Q: Which graphics revisions do you like best? What were the main goals behind the two designs?
A: We're really pleased with the new interface, which displays lots of information in an intuitive way, and is also flexible enough to be used for most all of the report screens. The first design was centered around the concept of moveable, resizable windows. To accommodate this, the graphics had to be simple and modular, so the user could move them around, stretch them, etc. Our artists told us that they could make a much cooler interface if only it were fixed in place. After a lot of playtesting, we decided that no one really resized their windows or moved them, so we would go ahead and make it fixed in place. Dave Inscore, a very dedicated artist who also created the cityscapes in the diplomacy screens, took it upon himself to redo the interface with excellent results.
Q: Were the portraits done from models, or just drawn up?
A: We usually had a model in mind for the basic features of each faction leader, although the clothing, accessories, and hairstyles of each person were pretty much from scratch. The portraits were done by our ace 2D artist Jerome Atherholt.
Q: How much time was spent on the movies and the in-game graphics? How about for the different display revisions?
A: We spent about 60% of our art time on the movies. The first display pass took maybe two months, while the second took two months of more intensive work.
Q: Why did you go to 8-bit color depth instead of 16-bit?
A: We played around with 16-bit color depth, but found that there was actually not that much of an increase in overall art quality, while we would have cut out the lower end of our target machine spec. Since Firaxis really strives to make our games playable for as many systems as possible, we decided to stick with 8-bit. Had there been a significant increase in art quality with 16-bit, we might have made a different decision.
Q: In previous games (not metioning names ), the GIF file format was used for images. Why did you switch to PCX?
A: I don't think any specific thought went into this! :-) We just went with the .pcx format.
Q: Will people be able to create and add their own 3D components? Will some kind of editor be built in, or will people have to go get, for example, 3D Studio Max?
A: People won't be able to create their own 3D components, as they are drawn using proprietary Caviar technology. We are exploring giving people the option to create their own 2D sprites, as with other games by this team. We haven't looked at all the issues yet, so we're not sure if we are going to be able to support this functionality. Everything else in the game (text files, sound files, 2D art files) is in a common format of some kind or another, and is fully modifiable.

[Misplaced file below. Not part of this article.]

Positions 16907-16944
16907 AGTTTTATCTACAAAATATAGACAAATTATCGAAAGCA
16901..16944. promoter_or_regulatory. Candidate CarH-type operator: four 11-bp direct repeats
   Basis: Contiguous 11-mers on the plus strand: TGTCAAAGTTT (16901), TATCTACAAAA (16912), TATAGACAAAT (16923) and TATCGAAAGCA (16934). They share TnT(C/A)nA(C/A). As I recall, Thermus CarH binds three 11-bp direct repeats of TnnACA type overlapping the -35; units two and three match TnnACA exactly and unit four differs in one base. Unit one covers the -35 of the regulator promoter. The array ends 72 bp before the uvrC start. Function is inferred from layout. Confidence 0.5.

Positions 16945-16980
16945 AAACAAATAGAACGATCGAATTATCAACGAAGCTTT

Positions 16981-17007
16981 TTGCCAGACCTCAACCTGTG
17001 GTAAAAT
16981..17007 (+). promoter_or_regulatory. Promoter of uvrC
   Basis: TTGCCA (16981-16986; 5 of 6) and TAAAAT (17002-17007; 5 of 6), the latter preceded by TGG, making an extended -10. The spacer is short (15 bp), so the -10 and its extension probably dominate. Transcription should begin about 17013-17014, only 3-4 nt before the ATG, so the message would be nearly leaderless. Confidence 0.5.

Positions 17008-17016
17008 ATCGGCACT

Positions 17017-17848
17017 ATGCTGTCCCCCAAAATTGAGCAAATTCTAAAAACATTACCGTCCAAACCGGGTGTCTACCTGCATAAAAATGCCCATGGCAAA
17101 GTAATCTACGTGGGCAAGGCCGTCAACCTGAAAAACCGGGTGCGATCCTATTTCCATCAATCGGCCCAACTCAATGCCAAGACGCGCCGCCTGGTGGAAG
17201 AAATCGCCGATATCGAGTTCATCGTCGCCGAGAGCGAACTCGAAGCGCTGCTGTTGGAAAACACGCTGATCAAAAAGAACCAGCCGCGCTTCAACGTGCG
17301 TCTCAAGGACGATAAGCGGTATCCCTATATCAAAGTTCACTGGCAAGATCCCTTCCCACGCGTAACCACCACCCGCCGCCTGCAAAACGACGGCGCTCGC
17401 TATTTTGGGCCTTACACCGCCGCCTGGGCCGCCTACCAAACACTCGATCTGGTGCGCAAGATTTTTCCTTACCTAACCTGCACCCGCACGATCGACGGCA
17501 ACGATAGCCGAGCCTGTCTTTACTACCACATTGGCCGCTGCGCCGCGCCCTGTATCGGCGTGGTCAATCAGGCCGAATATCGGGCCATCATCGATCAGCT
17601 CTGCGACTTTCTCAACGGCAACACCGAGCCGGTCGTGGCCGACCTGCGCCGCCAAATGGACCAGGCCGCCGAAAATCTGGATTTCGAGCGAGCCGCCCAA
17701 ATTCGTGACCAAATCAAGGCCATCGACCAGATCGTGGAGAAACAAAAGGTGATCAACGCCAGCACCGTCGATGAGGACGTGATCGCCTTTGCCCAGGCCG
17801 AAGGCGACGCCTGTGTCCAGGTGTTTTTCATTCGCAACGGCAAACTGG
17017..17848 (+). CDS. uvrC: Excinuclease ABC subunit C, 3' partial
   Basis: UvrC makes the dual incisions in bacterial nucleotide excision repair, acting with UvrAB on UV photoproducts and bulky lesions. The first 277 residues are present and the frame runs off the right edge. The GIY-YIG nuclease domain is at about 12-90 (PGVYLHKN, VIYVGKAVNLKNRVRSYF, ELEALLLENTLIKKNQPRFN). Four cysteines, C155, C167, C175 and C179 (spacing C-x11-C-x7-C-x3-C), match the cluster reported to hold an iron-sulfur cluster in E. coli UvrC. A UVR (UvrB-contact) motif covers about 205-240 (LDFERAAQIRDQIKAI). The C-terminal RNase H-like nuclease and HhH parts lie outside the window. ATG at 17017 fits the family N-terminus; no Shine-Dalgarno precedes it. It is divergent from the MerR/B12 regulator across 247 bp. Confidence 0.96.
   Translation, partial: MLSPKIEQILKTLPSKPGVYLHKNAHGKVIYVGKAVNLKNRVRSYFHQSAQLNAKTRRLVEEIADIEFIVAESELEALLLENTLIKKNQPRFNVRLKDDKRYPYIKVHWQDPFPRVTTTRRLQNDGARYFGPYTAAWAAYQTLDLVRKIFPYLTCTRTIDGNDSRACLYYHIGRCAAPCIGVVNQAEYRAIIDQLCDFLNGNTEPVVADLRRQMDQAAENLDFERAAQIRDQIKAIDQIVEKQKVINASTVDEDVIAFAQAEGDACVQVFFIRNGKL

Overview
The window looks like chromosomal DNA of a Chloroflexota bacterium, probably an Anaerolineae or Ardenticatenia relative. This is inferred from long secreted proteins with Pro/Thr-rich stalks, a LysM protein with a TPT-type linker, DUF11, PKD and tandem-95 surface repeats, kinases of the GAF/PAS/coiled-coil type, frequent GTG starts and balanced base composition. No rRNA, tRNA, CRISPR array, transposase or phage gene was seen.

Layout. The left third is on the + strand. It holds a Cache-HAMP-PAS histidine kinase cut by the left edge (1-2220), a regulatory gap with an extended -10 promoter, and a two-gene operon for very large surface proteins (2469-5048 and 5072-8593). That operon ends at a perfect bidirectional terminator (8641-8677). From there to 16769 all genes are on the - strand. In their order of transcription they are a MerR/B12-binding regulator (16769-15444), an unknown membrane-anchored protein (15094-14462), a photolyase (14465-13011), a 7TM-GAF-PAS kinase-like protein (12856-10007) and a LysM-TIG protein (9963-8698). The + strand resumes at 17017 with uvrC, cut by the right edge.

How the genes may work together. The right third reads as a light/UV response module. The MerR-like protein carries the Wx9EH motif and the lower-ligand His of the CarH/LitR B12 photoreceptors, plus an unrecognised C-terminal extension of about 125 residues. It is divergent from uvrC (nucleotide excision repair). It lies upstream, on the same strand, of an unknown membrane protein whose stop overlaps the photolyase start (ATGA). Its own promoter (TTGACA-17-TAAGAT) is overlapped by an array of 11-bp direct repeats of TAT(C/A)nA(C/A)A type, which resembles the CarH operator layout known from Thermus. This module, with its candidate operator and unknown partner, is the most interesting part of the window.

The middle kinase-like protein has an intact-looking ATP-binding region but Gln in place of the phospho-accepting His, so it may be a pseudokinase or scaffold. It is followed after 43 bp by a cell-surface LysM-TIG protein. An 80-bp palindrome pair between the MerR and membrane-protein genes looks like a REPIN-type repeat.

Q: How is the Art Team responding to criticism regarding the graphics?
A: The only issues we've really heard about the graphics concern the terrain and units. We feel that, given the large amounts of information we wanted to display through modular terrain and unit pieces, the art team did an excellent job of balancing the need to express information and the desire to create a cool alien environment. All the other art aspects of the game (interface, static art, Secret Project movies, etc.) have been highly praised in reviews and on the boards, and we're really happy with the job the art team did.
Q: What are your plans, if any, to enhance the graphics of SMAC? The new version of the demo already brought better graphics. Does it stop here?
A: We're working on versions of the art for those with red\green colorblindness, in response to requests from the boards. Although these won't look particularly pleasing to the average person, it will allow everyone to play our game and be able to understand the information. We may tweak the art further as we modify the code in response to customer feedback, but we have no specific plans to do so at this time.
Q: Was there anything the team wanted to include in the game, graphics-wise, but couldn't? What was the determing criteria?
A: The one thing we'd have like to have done would be to make seven killer interfaces, one for each faction. In the end, we decided that it would be better to put our efforts into one great interface than have seven good but different interfaces.
Q: What is the team's future plans after SMAC?
A: At Firaxis, Sid and Brian alternate design duties--one prototypes and plays an advisory role while the other is working hard on a project with a full team. On SMAC, Brian was the lead designer while Sid was the advisor and prototyper. Sid always has two or three prototypes going at any given time; right now, we haven't settled on which of the possibilities should be the next Firaxis Game. The only thing we know is that it will be very cool!
That was all ladies and gentlemen, We hope you found it interesting. Questions by John Bell, Jason Beaudoin, Daniel Quick, Markos Giannopoulos. Our thanks to Tim Train for answering and Lindsay Riehl for her help on arranging things.